Blood feuds plague Kurdish regions

11th May 2009, Comments 0 comments

A massacre in the village of Bilge was the bloodiest example to date of the barbaric way in which disputes between rival clans are settled. Masked assailants gunned down 44 people -- including the bride and groom and six children -- in the village square last week.

Bilge -- Honour comes before everything in Kurdish regions of Turkey and blood is cleansed with blood -- with a machine gun if necessary.

A massacre in the village of Bilge was the bloodiest example to date of the barbaric way in which disputes between rival clans are settled. Masked assailants gunned down 44 people -- including the bride and groom and six children -- in the village square last week.

It is not uncommon in the Kurdish dominated southeast region of Turkey for a trivial incident such as a cow straying into a neighbour's garden, girls eloping with undesirable grooms, land disputes or unpaid debts -- to escalate into fatal conflicts that can last decades.

"The concepts of honour, reputation and dignity in this region are far removed from the Western understanding," said Mazhar Bagli, a sociologist from Dicle University in the regional capital of Diyarbakir.

"There is a common saying among these people that 'A man lives for his honour' but (Monday's attack) is the bloodiest incident related to a blood feud that I know of," he underlined.

The clan-based society in the impoverished and neglected corner of Turkey is ruled by a strict social code under which a family's collective honour is more important than any individual and needs to be protected at all costs.

The deed of a single man is often blamed on his entire family, leading to feuds in which members of rival clans kill each other for revenge in cycles of retaliatory violence that can last generations.

Refusing to act for the family in a blood feud is another insult that can lead to being ostracized and branded as dishonest, Bagli explained.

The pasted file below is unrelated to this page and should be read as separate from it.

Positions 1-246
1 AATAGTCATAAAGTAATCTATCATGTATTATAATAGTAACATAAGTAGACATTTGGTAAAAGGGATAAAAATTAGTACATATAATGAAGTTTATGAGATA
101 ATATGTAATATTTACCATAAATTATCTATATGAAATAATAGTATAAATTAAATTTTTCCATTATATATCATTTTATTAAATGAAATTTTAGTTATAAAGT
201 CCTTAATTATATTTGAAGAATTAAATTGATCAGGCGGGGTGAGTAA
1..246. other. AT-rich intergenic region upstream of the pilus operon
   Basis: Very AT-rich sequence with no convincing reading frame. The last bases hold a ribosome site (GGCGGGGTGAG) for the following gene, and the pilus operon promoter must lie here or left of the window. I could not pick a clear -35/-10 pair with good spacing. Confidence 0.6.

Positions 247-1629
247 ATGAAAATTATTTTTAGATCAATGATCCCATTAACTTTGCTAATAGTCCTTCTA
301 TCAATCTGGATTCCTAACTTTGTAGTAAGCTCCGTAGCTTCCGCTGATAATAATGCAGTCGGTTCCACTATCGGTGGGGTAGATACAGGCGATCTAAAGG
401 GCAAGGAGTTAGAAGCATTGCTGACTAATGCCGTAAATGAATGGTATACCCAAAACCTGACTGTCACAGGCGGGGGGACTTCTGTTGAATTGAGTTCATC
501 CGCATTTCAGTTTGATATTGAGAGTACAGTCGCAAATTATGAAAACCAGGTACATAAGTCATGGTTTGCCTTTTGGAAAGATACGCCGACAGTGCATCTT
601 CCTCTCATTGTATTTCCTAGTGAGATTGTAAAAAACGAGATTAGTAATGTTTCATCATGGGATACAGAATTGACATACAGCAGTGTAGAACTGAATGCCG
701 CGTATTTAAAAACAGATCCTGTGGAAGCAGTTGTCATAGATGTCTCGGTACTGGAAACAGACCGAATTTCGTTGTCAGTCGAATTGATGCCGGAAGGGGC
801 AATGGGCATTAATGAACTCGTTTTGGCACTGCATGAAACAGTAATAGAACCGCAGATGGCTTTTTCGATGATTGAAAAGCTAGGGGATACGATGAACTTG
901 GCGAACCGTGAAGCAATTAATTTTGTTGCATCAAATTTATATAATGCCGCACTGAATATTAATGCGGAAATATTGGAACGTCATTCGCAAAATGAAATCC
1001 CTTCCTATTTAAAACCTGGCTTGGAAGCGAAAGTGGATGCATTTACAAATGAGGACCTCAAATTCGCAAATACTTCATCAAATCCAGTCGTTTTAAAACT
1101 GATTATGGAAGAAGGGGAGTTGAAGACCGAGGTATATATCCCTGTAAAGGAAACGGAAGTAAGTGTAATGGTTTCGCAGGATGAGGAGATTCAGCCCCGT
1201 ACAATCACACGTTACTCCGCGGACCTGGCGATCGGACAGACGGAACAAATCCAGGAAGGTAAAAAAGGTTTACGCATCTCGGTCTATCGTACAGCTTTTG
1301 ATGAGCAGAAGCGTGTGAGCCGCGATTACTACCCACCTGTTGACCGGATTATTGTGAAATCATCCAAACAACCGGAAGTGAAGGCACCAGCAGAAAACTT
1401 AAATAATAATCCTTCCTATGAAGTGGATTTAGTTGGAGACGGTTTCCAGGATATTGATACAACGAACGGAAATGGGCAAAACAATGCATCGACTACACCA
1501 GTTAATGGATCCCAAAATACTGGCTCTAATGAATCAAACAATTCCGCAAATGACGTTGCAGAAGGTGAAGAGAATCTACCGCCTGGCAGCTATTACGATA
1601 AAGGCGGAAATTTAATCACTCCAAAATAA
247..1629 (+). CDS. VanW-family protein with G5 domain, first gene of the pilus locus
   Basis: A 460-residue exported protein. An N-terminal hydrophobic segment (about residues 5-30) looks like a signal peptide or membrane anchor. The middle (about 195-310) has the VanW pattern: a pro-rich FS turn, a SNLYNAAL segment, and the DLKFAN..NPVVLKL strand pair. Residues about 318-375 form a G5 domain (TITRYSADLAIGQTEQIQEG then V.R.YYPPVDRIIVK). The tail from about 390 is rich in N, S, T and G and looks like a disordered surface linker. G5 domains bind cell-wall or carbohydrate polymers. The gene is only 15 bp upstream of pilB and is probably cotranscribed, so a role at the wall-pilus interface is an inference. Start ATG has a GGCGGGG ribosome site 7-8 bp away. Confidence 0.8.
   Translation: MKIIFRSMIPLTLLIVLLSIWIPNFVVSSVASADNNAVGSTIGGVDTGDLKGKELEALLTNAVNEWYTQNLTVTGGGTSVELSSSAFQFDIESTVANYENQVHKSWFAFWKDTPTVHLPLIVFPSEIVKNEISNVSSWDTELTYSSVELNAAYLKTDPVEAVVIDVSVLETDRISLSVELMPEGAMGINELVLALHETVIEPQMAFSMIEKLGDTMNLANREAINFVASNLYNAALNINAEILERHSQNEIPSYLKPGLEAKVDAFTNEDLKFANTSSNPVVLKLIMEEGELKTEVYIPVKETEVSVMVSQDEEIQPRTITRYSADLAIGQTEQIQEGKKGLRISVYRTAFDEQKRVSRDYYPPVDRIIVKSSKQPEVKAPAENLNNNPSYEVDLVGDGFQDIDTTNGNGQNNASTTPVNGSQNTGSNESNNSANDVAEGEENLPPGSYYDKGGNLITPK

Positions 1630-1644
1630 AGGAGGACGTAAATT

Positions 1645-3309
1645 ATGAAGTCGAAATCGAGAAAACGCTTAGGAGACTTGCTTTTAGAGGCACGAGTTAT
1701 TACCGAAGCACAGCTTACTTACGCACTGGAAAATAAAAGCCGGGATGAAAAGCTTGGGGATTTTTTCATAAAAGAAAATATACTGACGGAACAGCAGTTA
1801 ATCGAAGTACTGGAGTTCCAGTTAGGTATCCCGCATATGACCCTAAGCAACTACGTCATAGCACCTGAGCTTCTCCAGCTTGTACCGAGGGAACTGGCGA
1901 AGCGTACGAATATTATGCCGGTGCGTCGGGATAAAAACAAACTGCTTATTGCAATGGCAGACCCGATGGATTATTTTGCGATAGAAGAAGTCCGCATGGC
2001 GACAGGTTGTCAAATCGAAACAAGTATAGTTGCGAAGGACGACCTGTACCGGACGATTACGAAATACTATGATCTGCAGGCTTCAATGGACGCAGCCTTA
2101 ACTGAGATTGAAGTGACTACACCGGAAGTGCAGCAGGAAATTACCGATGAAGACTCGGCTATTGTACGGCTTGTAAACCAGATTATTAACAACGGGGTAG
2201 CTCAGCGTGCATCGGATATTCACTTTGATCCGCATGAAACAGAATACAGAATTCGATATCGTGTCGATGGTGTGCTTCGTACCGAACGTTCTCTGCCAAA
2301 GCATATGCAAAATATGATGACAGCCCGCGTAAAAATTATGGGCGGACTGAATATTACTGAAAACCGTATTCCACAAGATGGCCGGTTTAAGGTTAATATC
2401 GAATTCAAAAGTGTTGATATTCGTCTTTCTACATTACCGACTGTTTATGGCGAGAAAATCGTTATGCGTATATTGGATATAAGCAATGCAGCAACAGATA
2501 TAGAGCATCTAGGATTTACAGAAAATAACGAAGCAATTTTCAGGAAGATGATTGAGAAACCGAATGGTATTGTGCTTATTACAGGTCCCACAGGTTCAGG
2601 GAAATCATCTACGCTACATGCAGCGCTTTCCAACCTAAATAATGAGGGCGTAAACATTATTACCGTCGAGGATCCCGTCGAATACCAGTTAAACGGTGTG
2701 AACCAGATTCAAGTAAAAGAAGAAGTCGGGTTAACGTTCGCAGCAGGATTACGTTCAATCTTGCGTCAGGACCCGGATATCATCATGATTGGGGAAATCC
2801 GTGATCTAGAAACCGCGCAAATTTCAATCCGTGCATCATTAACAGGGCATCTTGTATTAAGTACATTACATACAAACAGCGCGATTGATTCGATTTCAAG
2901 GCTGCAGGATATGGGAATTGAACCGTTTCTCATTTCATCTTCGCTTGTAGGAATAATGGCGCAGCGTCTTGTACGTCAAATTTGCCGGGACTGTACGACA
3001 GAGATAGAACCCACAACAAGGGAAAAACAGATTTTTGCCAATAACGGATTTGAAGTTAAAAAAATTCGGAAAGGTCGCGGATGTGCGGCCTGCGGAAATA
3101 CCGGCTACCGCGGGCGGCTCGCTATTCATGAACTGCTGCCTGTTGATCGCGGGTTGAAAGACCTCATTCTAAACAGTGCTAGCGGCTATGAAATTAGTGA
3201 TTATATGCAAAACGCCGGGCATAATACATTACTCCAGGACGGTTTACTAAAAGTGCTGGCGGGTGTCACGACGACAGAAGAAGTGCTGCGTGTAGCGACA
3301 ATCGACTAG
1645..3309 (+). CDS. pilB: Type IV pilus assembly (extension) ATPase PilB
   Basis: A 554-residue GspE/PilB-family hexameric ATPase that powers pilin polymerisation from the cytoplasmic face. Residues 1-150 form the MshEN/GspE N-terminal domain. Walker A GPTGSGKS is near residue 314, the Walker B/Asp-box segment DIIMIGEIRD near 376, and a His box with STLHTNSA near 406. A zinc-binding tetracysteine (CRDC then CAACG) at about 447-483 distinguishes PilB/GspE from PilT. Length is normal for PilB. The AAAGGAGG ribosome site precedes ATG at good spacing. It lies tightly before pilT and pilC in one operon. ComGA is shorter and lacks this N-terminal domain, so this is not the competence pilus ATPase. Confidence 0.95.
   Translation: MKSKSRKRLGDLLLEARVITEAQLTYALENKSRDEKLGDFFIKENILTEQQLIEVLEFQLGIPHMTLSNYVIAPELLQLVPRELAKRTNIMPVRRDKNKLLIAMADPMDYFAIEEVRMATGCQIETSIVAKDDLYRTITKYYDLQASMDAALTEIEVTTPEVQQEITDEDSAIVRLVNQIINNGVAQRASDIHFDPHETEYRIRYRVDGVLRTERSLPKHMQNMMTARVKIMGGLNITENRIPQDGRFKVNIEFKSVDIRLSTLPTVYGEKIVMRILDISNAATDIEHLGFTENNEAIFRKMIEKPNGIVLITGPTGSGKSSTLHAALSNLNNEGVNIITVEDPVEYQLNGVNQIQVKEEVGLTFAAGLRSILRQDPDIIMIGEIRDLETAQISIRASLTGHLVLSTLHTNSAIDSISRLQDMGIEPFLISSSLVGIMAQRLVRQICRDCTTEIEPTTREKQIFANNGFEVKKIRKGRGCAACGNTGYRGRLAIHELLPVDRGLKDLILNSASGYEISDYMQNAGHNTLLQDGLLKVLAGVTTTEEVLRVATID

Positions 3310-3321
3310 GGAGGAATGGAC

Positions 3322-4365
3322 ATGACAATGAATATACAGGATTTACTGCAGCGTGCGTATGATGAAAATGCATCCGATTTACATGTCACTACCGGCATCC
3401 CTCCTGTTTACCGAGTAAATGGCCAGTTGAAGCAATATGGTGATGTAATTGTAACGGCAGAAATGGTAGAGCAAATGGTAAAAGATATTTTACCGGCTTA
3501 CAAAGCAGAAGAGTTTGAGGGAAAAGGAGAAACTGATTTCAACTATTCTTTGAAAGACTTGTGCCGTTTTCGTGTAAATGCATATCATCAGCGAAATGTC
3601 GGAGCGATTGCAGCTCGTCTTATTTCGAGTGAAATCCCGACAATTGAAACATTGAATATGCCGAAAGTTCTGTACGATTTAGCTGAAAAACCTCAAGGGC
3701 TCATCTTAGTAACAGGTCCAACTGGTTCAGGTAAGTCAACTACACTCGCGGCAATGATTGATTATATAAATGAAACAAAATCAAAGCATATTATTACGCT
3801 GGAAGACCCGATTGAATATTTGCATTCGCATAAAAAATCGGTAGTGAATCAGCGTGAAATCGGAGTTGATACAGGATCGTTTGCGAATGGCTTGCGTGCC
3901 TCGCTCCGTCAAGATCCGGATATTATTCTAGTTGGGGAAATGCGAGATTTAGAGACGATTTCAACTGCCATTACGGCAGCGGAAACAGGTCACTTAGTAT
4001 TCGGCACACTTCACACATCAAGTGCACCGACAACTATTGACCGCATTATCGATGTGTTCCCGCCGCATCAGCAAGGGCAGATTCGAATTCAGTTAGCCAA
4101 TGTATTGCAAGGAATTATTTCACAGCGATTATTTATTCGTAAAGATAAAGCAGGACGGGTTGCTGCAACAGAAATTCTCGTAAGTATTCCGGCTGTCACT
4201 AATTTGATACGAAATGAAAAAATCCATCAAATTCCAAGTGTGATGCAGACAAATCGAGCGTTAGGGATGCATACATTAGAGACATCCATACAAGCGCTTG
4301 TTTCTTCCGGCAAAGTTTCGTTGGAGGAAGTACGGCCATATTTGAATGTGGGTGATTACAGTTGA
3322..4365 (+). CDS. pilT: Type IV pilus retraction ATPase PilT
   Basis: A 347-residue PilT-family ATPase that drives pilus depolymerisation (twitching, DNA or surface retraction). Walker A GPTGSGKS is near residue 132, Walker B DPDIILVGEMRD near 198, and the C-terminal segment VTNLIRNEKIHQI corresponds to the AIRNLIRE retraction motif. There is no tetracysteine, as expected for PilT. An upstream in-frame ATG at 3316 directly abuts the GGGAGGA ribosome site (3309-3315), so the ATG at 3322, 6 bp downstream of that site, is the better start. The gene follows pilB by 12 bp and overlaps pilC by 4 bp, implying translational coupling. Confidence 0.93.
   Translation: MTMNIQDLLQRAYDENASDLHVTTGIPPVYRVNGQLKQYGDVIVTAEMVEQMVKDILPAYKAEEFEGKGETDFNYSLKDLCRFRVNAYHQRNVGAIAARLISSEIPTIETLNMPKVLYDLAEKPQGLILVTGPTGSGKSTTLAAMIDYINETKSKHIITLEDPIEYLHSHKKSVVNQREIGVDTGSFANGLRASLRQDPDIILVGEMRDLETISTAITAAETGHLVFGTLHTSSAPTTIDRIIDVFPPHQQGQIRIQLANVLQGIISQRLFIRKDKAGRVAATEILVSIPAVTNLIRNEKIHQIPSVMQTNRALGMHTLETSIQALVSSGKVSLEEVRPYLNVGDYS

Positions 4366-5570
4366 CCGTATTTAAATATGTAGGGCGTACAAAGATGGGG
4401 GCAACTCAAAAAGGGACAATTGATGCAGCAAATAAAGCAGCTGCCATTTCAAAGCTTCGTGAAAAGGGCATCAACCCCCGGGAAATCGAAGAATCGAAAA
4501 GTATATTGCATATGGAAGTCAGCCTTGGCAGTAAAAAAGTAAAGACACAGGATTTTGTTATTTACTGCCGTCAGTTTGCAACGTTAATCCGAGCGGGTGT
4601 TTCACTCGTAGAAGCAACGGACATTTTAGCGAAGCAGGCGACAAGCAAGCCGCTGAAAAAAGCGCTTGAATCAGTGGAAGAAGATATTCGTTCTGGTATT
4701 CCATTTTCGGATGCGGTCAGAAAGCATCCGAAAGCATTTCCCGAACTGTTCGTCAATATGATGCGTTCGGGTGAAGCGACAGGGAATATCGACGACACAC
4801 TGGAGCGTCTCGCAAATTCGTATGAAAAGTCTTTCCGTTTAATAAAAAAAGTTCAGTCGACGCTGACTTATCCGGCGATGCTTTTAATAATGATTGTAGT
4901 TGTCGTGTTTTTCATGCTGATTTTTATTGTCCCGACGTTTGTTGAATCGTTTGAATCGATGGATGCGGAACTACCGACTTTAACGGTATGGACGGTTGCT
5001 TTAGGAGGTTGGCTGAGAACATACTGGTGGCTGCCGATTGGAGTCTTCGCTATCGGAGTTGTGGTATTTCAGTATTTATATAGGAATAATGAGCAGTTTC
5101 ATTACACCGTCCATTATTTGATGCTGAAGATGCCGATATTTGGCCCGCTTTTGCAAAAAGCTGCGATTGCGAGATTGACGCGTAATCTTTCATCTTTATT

"Those who kill for their families are often seen as heroes," he said.

Sait Sanli, a former butcher who now acts as a mediator to settle feuds, said widespread illiteracy is a factor that reinforces the feuds.

"Most of the people have never been to school and the only thing they know is settling scores with weapons. They do not use court to resolve their differences," he said.

Fear of revenge sometimes forces entire clans to abandon their villages and the feuds have spilled over into the country's urban west, and even to Europe, through migration.

Violence is often not seen as out of place in a region traumatised by a 24-year conflict between separatist Kurdish rebels fighting for self-rule and the army, which has claimed some 45,000 lives.

The conflict has led to the creation of a force of Kurdish militiamen, called the village guards, who are armed and paid by the government to help the army against Kurdish rebels.

Although the village guard have proved invaluable to Ankara in fighting the rebels, they have also been linked to drug smuggling, rapes, kidnappings, and murders.

Rights activists say the militiamen abuse their mandate and use their fire power for their own ends, and have called on Ankara to disband the force.

"The village guard system is a factor that directly affects the balance of power between clans and families in the region," Bagli said.

The gunmen behind Monday's massacre in Bilge were village guards, locals said.

Bagli said there should be a concerted effort by the state, academics and human rights activists to change attitudes in rural regions, while Sanli suggested a mechanism to resolve disputes before they blow up into a vendetta.

"There should be a peace committee in every village, consisting of the local imam, teacher, village headman and leading villagers, to deal with a problem that the law has failed to end," he said.

AFP/Expatica

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